The suspect who opened fire at the Jewish Centers unfortunately took three lives, one being a 14-year-old boy. While the suspect’s motivations were based in anti-Semitism, the individuals he killed were actually Christian. Ideologies that are based on hatred only beget hatred — a blunt tool that only injures oneself. Just as the Prophet Muhammad would celebrate Yom Kippur with his Jewish brothers by fasting along with them, society, too, needs to embrace the diversity of other beliefs. By opening our minds and seeking to understand other beliefs, we can quell the violent noise of a violent few, and remind ourselves of our commonality.

Osaama Saifi an award-winning member of the Muslim Writers Guild of America and a Santa Maria native. He received his bachelors of arts in Economics and Rhetoric, with honors, at the University of California, Berkeley. Saifi is currently pursuing aJD in order to combat blasphemy laws in countries such as Pakistan, ultimately to protect religious minorities throughout the world.

Europa moet Engels spreken

BERLIJN - De Duitse president Joachim Gauck heeft in een rede over Europa voorgesteld dat er één taal voor de hele unie komt en het beste lijkt dan het Engels. Gauck sprak vrijdagavond een langverwachte rede uit over Duitsland en Europa. De zaterdageditie van Die Welt vond net als andere Duitse media Gaucks enthousiasme voor het Engels het opmerkelijkst.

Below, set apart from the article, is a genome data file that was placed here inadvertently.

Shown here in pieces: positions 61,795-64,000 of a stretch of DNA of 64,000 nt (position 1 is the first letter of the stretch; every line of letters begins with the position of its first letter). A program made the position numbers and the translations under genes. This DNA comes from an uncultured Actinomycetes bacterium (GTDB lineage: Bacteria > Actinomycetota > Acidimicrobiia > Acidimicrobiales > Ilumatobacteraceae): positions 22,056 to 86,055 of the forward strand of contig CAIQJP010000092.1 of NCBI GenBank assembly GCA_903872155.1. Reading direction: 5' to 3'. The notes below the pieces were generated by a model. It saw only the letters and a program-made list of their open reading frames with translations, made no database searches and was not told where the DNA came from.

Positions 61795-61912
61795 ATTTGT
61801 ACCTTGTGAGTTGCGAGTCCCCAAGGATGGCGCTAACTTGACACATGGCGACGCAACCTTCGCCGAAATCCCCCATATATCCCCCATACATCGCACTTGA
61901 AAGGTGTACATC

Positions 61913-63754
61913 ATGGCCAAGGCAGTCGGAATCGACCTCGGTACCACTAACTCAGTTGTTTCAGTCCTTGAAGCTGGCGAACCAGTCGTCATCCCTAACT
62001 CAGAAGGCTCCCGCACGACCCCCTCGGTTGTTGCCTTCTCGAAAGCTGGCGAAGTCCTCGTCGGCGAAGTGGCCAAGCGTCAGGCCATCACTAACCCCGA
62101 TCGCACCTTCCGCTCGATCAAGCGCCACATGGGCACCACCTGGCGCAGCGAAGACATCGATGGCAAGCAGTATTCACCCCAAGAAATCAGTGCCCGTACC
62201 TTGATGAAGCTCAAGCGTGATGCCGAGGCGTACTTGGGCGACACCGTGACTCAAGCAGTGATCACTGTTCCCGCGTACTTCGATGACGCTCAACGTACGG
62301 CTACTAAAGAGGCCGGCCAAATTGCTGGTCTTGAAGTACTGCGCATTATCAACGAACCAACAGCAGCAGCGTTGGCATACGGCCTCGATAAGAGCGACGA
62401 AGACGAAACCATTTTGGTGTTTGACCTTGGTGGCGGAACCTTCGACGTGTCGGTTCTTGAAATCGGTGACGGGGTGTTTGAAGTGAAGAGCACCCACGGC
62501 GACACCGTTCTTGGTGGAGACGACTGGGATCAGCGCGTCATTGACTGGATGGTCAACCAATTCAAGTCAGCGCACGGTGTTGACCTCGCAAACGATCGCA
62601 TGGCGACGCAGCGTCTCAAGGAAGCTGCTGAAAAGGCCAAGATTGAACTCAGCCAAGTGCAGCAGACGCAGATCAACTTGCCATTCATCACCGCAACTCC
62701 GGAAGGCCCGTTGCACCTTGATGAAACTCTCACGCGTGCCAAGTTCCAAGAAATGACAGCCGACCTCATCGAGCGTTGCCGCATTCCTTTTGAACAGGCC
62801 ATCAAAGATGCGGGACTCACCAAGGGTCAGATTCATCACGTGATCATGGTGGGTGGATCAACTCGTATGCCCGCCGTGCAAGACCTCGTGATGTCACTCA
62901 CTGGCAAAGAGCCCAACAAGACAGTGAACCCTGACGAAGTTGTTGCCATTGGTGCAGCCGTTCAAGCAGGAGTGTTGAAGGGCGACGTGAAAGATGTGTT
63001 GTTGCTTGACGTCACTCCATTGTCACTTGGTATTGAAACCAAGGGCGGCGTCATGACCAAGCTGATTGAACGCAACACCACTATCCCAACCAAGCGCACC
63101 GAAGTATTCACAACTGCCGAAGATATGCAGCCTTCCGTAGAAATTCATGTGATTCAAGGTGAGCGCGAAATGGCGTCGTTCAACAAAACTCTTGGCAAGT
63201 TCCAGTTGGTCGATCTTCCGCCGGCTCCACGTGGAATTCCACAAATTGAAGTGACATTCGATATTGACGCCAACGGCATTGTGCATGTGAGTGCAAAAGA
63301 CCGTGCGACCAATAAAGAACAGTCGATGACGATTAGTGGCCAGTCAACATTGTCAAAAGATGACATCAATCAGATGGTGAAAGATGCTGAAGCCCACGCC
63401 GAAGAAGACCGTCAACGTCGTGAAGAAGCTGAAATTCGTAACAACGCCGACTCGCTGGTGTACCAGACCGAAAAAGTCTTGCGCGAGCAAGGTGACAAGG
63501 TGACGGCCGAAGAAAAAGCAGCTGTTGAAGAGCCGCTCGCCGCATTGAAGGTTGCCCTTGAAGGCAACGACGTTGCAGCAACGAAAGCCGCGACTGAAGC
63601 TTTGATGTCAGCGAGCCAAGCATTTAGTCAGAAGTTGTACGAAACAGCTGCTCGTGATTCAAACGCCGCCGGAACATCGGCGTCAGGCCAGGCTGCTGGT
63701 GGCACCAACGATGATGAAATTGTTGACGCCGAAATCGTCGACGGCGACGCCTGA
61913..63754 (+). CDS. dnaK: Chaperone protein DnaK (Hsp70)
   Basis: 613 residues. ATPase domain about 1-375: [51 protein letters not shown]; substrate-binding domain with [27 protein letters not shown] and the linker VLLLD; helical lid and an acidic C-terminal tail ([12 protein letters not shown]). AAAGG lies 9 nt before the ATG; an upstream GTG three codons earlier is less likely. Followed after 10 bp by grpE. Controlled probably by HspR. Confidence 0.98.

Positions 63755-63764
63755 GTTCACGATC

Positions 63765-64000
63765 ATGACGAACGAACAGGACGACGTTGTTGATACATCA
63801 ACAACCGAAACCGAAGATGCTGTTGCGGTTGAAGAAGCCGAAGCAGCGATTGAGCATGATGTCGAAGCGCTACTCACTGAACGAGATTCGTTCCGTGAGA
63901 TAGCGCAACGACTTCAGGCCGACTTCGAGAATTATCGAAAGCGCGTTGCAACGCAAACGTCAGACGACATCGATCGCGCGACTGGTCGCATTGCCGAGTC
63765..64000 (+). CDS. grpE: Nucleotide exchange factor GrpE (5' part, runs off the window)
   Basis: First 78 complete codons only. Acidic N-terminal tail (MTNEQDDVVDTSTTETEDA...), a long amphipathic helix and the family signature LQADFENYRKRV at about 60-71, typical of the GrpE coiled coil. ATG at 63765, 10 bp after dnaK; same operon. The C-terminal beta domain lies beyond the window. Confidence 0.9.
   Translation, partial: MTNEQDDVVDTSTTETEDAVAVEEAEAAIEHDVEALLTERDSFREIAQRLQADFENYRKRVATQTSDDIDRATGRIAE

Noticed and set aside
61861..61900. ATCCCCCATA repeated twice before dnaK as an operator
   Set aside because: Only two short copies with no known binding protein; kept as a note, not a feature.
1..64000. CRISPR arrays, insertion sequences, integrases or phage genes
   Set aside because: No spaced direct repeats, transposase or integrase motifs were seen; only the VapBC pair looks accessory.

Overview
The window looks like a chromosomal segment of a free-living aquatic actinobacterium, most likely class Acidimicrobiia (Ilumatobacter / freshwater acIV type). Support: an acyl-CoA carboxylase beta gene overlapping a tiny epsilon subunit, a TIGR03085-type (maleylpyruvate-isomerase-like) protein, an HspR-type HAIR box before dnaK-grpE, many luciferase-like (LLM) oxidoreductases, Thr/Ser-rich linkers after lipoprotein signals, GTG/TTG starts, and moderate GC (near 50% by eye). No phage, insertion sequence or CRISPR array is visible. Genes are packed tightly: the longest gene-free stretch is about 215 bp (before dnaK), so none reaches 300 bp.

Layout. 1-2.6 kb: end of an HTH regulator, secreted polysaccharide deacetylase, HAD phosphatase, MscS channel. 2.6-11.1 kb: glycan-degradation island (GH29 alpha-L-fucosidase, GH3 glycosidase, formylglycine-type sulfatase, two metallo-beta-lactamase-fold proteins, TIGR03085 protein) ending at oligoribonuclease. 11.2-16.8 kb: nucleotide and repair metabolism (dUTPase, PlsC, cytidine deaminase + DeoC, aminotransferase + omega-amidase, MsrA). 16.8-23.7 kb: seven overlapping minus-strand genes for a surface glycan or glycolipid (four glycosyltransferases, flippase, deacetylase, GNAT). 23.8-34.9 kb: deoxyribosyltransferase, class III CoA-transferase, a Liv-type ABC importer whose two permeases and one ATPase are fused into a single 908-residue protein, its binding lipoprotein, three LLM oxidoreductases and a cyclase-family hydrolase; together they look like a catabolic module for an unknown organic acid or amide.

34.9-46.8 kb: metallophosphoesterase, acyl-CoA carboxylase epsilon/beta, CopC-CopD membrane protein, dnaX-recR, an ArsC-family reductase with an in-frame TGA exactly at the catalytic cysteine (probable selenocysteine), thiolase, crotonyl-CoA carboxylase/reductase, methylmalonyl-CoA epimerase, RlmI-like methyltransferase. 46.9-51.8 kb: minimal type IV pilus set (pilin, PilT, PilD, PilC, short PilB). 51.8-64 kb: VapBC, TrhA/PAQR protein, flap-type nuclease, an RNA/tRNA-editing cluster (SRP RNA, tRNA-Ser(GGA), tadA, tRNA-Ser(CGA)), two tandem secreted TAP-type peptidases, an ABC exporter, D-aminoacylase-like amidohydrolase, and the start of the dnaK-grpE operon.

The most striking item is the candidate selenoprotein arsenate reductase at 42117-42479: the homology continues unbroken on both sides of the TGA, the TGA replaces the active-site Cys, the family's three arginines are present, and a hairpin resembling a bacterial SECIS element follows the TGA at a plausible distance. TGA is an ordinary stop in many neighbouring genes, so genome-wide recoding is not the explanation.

Om het idee te bevorderen stelde hij ook voor één Europees televisiekanaal te maken voor alle lidstaten, „een soort ARTE voor heel Europa”, aldus Gauck die verwees naar de Frans-Duitse tv-zender ARTE.

Double Standard: Fur Farms and Fascists


Repression against animal liberation comrades in Skövde (Sweden)

Late 14th and early 15th of October 2013, five comrades were arrested and imprisoned in Skövde, Sweden, suspected for over twenty different attacks on furfarmers and the fur industry as well as liberations of minks. Three of the comrades were later considered to be main suspects and the two others were released, however still being suspects. Close upon the trial startup end of January, yet another person was detained for involvement in some of the suspected attacks but this person was also released, still being a suspect.

During their interrogations the three main suspects kept their mouths shut, besides one comrade who took the responsibility for a suspected arson against a garage belonging to a fur farmer.

Seeing the media potential, the disgusting ex-minister of justice Thomas Bodström, nowadays a populistic lawyer, took it on himself to represent all the fur farmers in the court process.

As the trial began in the end of January, two of the comrades remained quiet and didn’t answer any questions in court. Just letting the assembled people know their position of denial to the accusations through the voice of their defenders. The third person did however choose another approach, claiming his innocence, his aversion towards violence, as well as calling his close ones as witnesses to his advantage in the court process.

During the first day the prosecutor scum used an interview from UpprorsBladet no. 3 as evidence against one of the comrades, claiming that he was the one being interviewed. His legal defense stated that there is no evidence-based connection between his client and the person being interviewed.

During the planned ten-days long trial the State posed an allegation that one or more of the accused were suffering from mental illnesses. This, in the end, resulted in a six week long psychiatric evaluation for the three of them, before any convictions could be made. The 27th of March the main scum doctor of the State institution for (captive) psychiatric care declared all of them “healthy enough to be sentenced to prison.”